CBSE Brings in Compulsory Test back for Class X Board Exam
The CBSE students, till date, has been given the choice of opting for a system of continuous and comprehensive assessment by the board. The board has now decided to bring back the system making the Class X board exams compulsory again.
The CBSE students, till date, has been given the choice of opting for a system of continuous and comprehensive assessment by the board. The board has now decided to bring back the system making the Class X board exams compulsory again. The matter came up through a discussion that took place in a meeting last week where the board members argued for bringing the pre-2011 system of compulsory board examinations for the betterment of students. With the prevailed system the public perception is so that they think the students are being assessed too liberally.
The Continuous and Comprehensive Evaluation (CCE) system of CBSE board has come into the limelight at the crucial time when many state governments are demanding for scrapping another education related change, which is the no detention policy till class VIII. In the last meeting of the board, the governing body member K.P. Gopalkrishna voices his opposition towards the continuous evaluation process of CBSE. He claimed that the students of Class IX and X are not serious about their studies and they are not feeling any pressure of appearing in the board examination. He further urged the 42 member body to take necessary action and decision regarding the same at the earliest. Although the issue was not part of the agenda of the meeting, it got widely discussed among the members in the meeting.
Before this system of school-based internal assessment prevailed in CBSE schools, the students had to opt for class X board examination necessarily. The CBSE schools now conduct four formative and two summative assessments of students is any academic year. The formative assessment carries 40 percent marks and includes co-scholastic evaluations through test and assignments, debates and projects. The summative assessment carries 60 percent of the marks and includes written tests in the subjects taught by the school. Like the conventional examination model, under the summative assessment the school prepares question papers on various subjects, evaluates the answer papers and sends the marks to the board.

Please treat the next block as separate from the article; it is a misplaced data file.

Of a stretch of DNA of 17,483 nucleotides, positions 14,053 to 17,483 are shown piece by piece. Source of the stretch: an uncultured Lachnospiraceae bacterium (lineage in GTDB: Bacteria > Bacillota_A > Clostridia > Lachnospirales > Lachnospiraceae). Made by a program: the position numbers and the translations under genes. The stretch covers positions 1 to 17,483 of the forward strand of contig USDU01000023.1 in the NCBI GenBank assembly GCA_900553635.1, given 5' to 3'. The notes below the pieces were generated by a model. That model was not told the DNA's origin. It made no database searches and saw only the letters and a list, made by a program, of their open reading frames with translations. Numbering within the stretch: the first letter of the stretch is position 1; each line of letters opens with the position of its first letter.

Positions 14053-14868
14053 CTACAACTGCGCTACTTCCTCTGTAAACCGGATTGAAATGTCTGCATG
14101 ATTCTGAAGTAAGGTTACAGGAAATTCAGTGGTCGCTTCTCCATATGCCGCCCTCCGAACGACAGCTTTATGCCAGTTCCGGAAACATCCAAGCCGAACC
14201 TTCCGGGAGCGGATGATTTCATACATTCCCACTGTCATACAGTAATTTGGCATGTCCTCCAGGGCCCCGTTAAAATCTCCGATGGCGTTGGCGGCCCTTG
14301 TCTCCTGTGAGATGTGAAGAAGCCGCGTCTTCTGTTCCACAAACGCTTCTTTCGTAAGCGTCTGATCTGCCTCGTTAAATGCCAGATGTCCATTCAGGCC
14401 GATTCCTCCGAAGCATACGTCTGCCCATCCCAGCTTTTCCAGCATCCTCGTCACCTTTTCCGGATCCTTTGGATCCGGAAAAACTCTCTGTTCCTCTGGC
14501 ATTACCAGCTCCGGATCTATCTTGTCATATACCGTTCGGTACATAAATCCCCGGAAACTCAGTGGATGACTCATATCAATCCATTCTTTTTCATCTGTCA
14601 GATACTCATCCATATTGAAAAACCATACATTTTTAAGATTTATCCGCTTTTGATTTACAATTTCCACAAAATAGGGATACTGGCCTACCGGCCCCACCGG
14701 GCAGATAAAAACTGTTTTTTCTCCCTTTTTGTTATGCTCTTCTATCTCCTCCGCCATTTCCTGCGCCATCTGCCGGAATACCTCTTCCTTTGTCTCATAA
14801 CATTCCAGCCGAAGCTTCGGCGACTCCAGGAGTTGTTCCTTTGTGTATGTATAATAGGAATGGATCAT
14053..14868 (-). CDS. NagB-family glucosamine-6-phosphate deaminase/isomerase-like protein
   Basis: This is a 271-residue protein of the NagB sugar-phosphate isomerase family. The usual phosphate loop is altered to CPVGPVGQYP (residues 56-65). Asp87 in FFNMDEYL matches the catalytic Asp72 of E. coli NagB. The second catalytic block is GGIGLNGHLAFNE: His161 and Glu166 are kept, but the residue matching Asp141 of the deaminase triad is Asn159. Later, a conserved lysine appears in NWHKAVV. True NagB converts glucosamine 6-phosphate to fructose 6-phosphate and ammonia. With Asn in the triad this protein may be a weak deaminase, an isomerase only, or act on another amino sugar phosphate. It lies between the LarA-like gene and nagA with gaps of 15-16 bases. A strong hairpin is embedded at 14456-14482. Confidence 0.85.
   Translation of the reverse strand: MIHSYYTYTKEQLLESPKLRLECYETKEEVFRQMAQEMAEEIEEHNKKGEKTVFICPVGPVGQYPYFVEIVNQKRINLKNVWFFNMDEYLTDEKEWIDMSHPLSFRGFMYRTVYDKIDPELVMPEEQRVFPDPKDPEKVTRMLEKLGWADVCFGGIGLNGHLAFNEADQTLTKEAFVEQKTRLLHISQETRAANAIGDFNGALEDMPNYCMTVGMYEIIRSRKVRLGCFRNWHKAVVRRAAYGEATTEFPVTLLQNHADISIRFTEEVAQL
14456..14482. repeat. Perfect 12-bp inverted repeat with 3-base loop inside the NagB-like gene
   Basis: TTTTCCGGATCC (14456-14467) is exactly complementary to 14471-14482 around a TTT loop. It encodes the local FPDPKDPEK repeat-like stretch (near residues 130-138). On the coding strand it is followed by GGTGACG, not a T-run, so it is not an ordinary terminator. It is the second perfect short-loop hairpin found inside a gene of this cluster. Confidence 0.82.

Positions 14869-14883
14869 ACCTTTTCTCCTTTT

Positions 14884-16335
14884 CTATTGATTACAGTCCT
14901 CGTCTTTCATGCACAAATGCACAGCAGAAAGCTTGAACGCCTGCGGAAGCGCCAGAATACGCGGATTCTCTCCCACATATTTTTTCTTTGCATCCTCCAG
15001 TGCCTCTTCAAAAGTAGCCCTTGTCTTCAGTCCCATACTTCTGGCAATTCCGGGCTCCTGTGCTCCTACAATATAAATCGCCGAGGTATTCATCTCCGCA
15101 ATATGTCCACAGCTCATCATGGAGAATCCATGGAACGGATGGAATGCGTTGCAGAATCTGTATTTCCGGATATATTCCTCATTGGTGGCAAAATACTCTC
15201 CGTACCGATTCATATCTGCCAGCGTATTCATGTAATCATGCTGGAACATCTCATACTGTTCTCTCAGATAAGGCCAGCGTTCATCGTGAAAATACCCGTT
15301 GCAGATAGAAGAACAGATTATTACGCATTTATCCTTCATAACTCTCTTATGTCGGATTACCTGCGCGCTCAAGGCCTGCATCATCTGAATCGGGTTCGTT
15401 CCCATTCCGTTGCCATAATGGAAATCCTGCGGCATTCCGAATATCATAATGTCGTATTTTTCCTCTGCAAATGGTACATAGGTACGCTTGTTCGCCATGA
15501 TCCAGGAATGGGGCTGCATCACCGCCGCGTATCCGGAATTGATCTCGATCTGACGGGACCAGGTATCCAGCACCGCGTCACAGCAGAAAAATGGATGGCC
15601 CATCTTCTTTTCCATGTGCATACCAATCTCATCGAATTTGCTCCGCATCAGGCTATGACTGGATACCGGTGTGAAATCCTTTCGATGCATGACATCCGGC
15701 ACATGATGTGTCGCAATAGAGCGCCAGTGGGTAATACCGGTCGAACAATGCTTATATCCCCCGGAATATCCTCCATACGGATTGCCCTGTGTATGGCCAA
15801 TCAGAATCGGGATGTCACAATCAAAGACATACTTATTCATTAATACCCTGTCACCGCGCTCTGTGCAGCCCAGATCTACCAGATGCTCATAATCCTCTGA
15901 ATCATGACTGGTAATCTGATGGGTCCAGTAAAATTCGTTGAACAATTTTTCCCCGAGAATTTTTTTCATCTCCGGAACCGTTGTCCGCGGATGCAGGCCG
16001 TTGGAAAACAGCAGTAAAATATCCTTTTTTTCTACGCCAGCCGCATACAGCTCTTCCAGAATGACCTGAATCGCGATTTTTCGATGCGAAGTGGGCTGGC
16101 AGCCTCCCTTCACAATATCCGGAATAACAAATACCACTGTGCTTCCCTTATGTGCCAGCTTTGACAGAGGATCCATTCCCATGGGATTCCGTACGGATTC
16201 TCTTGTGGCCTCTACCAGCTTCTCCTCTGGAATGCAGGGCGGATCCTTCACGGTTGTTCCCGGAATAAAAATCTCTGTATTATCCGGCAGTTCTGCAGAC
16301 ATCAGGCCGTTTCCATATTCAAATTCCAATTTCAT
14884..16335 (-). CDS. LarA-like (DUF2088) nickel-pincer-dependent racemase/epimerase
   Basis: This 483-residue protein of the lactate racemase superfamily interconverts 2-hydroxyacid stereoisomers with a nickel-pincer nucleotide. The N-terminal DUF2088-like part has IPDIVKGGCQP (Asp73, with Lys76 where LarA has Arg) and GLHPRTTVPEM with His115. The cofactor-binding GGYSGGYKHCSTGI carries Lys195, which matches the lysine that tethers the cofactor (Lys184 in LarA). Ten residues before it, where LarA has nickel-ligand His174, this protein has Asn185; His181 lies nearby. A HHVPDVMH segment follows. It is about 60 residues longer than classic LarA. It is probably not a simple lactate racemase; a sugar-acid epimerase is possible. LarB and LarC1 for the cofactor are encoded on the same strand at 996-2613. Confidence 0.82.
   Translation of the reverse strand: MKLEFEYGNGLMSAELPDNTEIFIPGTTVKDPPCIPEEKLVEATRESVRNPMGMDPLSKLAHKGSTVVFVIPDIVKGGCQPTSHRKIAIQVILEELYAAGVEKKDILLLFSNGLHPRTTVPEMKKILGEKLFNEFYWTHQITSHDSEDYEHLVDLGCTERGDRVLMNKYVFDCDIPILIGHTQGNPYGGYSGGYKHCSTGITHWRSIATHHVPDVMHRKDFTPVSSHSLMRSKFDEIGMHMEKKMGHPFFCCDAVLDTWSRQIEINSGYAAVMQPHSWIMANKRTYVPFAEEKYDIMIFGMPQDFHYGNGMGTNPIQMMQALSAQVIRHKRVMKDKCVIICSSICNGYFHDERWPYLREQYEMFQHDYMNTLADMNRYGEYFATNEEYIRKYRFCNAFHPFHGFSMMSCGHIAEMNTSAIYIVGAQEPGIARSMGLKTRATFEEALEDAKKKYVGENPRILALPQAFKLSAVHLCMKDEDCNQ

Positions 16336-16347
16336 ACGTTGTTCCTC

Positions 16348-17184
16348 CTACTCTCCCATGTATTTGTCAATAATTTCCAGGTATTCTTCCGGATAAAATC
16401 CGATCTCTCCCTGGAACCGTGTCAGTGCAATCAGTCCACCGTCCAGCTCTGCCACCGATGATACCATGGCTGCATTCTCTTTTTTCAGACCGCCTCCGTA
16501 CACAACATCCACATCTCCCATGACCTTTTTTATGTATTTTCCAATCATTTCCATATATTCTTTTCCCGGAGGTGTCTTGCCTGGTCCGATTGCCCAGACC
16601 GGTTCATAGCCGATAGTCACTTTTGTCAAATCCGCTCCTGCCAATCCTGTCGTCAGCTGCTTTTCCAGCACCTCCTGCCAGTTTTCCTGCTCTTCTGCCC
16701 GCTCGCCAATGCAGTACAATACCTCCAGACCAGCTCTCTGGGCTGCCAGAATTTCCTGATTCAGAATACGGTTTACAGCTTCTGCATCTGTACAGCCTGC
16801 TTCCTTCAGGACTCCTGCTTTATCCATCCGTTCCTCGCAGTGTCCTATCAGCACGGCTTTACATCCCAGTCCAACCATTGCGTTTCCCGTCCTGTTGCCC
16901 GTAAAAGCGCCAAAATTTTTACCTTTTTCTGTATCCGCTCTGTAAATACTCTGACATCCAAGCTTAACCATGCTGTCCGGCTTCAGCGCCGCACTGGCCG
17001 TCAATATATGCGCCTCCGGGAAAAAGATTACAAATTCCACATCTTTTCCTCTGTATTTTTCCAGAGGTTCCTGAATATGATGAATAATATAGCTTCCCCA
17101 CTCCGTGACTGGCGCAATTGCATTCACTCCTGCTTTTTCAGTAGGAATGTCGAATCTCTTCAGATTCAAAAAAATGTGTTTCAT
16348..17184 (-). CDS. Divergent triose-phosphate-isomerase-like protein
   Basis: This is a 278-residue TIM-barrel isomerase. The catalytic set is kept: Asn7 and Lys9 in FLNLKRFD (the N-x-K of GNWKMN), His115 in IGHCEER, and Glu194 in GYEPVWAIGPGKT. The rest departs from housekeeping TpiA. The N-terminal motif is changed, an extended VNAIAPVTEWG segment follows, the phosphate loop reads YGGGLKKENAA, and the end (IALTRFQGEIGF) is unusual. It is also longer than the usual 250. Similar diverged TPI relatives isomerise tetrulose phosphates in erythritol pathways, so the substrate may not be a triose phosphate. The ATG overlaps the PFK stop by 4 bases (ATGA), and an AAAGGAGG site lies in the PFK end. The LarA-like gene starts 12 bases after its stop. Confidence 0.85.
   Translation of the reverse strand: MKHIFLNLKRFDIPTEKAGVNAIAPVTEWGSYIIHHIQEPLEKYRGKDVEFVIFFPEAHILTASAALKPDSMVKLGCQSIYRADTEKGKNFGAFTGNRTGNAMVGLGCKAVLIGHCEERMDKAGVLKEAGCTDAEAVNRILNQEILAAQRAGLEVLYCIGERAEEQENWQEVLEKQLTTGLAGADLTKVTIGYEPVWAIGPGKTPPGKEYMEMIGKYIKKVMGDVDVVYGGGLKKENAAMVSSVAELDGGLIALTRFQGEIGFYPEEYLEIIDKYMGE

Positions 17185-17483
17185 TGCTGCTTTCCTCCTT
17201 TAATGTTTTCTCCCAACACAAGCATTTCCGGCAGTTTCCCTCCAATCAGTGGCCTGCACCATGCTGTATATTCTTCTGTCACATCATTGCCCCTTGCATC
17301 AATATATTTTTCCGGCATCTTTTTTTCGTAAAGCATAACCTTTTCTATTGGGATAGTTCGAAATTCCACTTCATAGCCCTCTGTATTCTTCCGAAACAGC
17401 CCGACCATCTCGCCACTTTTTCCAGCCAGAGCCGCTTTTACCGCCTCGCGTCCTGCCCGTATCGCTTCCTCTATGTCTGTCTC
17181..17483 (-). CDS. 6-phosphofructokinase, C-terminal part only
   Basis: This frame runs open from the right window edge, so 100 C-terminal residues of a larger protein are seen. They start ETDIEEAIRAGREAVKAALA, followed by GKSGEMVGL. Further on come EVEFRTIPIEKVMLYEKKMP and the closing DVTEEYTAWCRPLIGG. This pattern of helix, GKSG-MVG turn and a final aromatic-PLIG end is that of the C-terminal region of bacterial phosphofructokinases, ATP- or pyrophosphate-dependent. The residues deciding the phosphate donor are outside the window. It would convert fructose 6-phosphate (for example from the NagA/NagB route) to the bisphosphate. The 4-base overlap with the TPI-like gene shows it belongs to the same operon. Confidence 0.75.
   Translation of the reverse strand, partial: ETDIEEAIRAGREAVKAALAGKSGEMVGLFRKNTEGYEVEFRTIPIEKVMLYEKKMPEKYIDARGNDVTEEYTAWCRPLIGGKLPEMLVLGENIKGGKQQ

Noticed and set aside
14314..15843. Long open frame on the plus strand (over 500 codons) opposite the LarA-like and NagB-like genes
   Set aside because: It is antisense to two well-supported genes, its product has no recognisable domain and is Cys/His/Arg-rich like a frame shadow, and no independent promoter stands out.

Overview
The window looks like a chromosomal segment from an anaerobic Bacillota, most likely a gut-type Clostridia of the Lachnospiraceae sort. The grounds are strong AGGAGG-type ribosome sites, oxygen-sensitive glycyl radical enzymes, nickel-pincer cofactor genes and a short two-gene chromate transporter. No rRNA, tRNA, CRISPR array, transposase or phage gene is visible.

According to Principal of Springdales Schools and a member of governing body Ameeta Mullah Wattal, “The public feels that a student would get a better deal if assessed by an outside agency, the board. My submission is that an aggressive board exam for 14-16 year olds is not in the interest of a child’s development and learning.” According to the Principal of DPS, RK Puram , D.R. Saini, “I think the board needs to assess 50 percent of the course content while schools should assess a student on half the course in class X. The board can issue the mark sheet combining both the scores.” He further added that if a school marks the students liberally and the students do not perform well in the board examination, the result would automatically reflect on their overall score. It seems impossible to take decision in this regard until and unless the HRD Minister is finalizing the National Education Policy, which is under consideration.